Dec 19th, 2012
The Strawn-Wagner Diamond is one of only a few perfect diamonds found, weighing 3.09 carat. It was found in 1990 by Shirley Strawn of Murfreesboro, Arkansas, in the Crater of Diamonds State Park public search field.
It was cut to 1.09 carats in 1997, and graded an AGS Ideal (0/0/0) by AGS Laboratories in 1998.
It is notable not only for its perfection, but for the fact that it wasn’t actually mined. Discovered in the world’s only publicly owned diamond prospecting site by Shirley Strawn- it was subsequently named after the finder and her great-great-grandfather, Lee Wagner.
Strawn, as per the park’s policy, kept the diamond. In 1997, Arkansas’ first certified gemologist advised her to send the rough diamond to be cut. Strawn sent her diamond to New York, where Belgian-trained diamond cutter Lazare Kaplan took the stone and cut it down by more than half, leaving a 1.09-carat round brilliant diamond with a color grade of D and a clarity grade of Internally Flawless. AGS Laboratories’ Director Peter Yantzer at the time described it as a “one-in-a-billion diamond,” and the stone was given the highest possible AGS grade.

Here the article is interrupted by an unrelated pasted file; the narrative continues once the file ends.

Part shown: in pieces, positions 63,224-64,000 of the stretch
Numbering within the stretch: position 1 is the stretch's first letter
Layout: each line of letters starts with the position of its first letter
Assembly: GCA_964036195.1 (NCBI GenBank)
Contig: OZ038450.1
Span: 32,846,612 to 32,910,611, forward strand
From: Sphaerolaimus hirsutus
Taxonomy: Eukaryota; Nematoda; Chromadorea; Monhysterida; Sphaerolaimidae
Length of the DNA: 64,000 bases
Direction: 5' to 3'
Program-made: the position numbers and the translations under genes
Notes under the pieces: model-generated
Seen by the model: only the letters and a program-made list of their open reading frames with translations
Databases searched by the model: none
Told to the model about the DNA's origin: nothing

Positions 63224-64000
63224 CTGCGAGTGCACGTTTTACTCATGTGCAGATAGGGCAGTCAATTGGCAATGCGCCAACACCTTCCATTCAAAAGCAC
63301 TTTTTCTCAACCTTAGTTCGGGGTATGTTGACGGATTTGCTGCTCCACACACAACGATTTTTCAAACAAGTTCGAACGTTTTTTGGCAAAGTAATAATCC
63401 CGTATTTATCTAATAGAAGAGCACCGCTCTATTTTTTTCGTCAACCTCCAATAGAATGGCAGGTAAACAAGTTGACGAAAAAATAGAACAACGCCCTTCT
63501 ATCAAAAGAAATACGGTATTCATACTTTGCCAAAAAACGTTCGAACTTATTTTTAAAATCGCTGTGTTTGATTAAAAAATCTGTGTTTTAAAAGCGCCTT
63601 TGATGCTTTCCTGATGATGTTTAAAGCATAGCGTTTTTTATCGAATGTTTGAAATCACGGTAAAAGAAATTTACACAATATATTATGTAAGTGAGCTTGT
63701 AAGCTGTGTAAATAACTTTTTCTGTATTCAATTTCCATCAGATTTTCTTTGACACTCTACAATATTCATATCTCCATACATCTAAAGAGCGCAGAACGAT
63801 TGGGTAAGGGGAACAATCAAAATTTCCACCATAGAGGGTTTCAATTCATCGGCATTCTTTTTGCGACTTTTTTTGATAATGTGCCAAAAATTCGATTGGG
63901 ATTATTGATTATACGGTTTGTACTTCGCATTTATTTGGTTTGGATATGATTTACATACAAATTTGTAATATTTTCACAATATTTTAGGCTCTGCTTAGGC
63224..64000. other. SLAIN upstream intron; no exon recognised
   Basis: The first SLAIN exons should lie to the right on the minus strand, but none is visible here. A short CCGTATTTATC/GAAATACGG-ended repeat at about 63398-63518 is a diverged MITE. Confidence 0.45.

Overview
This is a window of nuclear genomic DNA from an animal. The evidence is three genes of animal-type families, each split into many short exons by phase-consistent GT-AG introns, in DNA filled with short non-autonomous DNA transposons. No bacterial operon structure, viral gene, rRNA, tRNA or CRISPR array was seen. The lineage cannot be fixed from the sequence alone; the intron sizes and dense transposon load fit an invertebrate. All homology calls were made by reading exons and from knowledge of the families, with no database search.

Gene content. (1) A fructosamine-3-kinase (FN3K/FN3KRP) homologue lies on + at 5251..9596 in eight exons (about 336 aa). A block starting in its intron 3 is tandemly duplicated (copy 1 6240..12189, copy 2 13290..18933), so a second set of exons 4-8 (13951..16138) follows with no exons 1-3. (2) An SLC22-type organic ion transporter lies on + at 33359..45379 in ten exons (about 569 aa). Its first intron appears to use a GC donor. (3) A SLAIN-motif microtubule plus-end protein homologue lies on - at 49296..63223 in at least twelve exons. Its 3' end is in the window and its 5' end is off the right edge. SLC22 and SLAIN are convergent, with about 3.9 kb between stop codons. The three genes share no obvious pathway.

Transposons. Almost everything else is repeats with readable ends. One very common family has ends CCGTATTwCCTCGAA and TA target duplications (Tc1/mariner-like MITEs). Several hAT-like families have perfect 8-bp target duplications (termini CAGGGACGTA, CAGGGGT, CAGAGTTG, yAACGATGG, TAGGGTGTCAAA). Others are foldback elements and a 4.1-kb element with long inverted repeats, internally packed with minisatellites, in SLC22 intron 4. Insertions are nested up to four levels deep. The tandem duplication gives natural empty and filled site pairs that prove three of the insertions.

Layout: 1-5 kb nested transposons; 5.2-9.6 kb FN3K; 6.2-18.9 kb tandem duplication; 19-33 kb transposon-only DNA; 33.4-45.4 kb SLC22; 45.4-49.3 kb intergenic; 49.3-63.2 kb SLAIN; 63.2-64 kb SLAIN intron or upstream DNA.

The state of Arkansas later purchased the Strawn-Wagner Diamond and Underwood’s Fine Jewelers, of Fayetteville, Arkansas, custom-created a platinum ring for the diamond, with 24-karat gold inlay and gold apple blossoms on either side of the crown, representing Arkansas’s state flower.
It is now on display at the Crater of Diamonds State Park gallery.
Crater of Diamonds State Park